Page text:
Boltzmann Collision Operator

The rate at which particles with the original velocities and are scattered into the range to and to is

Here, . Moreover, and are the ensemble-averaged distribution functions for particles of types and , respectively. In writing the previous expression, we have assumed that the distribution functions and are uncorrelated. This assumption is reasonable provided that the mean-free-path is much longer than the effective range of the inter-particle force. (This follows because, before they encounter one another, two colliding particles originate at different points that are typically separated by a mean-free-path. However, the typical correlation length is of similar magnitude to the range of the inter-particle force.) In writing the previous expression, we have also implicitly assumed that the inter-particle force responsible for the collisions is sufficiently short-range that the particle position vectors do not change appreciably (on a macroscopic lengthscale) during a collision. (Both of the previous assumptions are valid in a conventional weakly coupled plasma, because the range of the inter-particle force is of order the Debye length, which is assumed to be much smaller than any macroscopic lengthscale. Moreover, the mean-free-path is much longer than the Debye length--see Section 1.7.) By analogy with Equation (3.17), the rate at which particles with the original velocities and are scattered into the range to and to is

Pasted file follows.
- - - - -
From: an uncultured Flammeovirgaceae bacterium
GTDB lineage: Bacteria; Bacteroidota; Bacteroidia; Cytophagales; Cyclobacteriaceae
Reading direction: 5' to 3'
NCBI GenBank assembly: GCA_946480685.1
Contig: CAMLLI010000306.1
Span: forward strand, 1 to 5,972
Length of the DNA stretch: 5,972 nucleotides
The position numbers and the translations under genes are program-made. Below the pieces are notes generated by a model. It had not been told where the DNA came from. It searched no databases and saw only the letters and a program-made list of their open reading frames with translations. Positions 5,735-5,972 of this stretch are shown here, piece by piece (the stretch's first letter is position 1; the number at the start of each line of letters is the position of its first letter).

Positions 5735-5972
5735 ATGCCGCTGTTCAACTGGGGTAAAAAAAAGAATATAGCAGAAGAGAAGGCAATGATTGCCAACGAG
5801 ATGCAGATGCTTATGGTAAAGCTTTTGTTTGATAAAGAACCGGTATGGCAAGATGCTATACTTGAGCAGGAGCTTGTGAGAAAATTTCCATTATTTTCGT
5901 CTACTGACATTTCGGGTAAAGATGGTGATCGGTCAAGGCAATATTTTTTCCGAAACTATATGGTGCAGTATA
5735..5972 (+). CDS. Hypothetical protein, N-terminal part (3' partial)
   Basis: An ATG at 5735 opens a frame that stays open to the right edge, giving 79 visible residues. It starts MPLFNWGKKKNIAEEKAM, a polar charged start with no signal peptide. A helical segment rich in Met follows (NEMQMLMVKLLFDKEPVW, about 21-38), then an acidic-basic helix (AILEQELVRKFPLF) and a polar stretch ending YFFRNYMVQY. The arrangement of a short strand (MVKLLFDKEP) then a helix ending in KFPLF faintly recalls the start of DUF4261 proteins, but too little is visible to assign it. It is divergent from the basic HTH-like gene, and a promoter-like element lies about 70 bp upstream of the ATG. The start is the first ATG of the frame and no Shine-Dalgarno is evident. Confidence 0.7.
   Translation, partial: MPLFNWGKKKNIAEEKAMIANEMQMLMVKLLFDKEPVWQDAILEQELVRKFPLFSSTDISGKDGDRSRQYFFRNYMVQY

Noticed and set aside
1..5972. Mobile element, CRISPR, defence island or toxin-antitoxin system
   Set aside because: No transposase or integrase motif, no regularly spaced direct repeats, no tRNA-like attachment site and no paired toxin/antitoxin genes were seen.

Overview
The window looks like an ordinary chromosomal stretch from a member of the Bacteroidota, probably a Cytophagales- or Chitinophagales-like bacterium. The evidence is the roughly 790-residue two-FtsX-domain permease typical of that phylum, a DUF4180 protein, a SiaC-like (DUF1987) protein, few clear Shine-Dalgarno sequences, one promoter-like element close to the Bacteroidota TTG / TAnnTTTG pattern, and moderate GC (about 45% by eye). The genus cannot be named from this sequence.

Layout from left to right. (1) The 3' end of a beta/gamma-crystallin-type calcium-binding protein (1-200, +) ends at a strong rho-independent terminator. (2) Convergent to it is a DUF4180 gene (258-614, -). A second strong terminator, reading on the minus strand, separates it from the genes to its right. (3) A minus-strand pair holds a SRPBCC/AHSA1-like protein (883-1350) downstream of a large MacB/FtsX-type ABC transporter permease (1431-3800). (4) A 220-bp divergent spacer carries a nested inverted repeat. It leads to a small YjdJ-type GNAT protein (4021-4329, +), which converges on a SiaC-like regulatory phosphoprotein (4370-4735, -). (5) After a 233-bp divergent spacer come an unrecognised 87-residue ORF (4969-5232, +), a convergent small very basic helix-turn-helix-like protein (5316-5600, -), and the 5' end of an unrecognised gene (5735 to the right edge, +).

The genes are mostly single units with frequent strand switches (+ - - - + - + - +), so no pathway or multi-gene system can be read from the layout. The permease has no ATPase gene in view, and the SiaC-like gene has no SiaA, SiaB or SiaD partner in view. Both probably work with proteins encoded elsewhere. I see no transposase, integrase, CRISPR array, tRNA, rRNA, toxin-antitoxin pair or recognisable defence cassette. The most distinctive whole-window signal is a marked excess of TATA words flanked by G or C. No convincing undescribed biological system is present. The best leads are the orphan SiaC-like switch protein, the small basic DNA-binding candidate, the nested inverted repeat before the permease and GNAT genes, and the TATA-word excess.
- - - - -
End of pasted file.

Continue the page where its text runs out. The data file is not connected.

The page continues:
(3.18) |

where . Now, it is easily demonstrated from Equations (3.12) and (3.13) that

(3.19) |

The result follows from the fact that the vectors and differ only in direction. Thus, the net rate of change of the distribution function of particles of type with velocities (at position and time ) due to collisions with particles of type [i.e., the collision operator--see Equation (3.9)] is given by

Here, use has been made of Equation (3.16), as well as . Moreover, , . , and are short-hand for , , , and , respectively. The previous expression is known as the

Expression (3.20) for the Boltzmann collision operator can be further simplified for elastic collisions because, in this case, the collision cross-section is a function only of the magnitude of the relative velocity vector, , and its change in direction as a result of the collision. Furthermore, the integral over the final velocities and reduces to an integral over all solid angles for the change in direction of . Thus, we can write

where . Here, is the angle through which the direction of is deflected as a consequence of the collision (see Figure 3.1), and is an azimuthal angle that determines the orientation of the plane in which the vector is confined during the collision. (See Section 3.7.) Moreover, is a conventional differential scattering cross-section (Reif 1965). Hence, we obtain

Note, finally, that if we exchange the identities of particles and in Equation (3.22) then , but , , and . Thus, we conclude that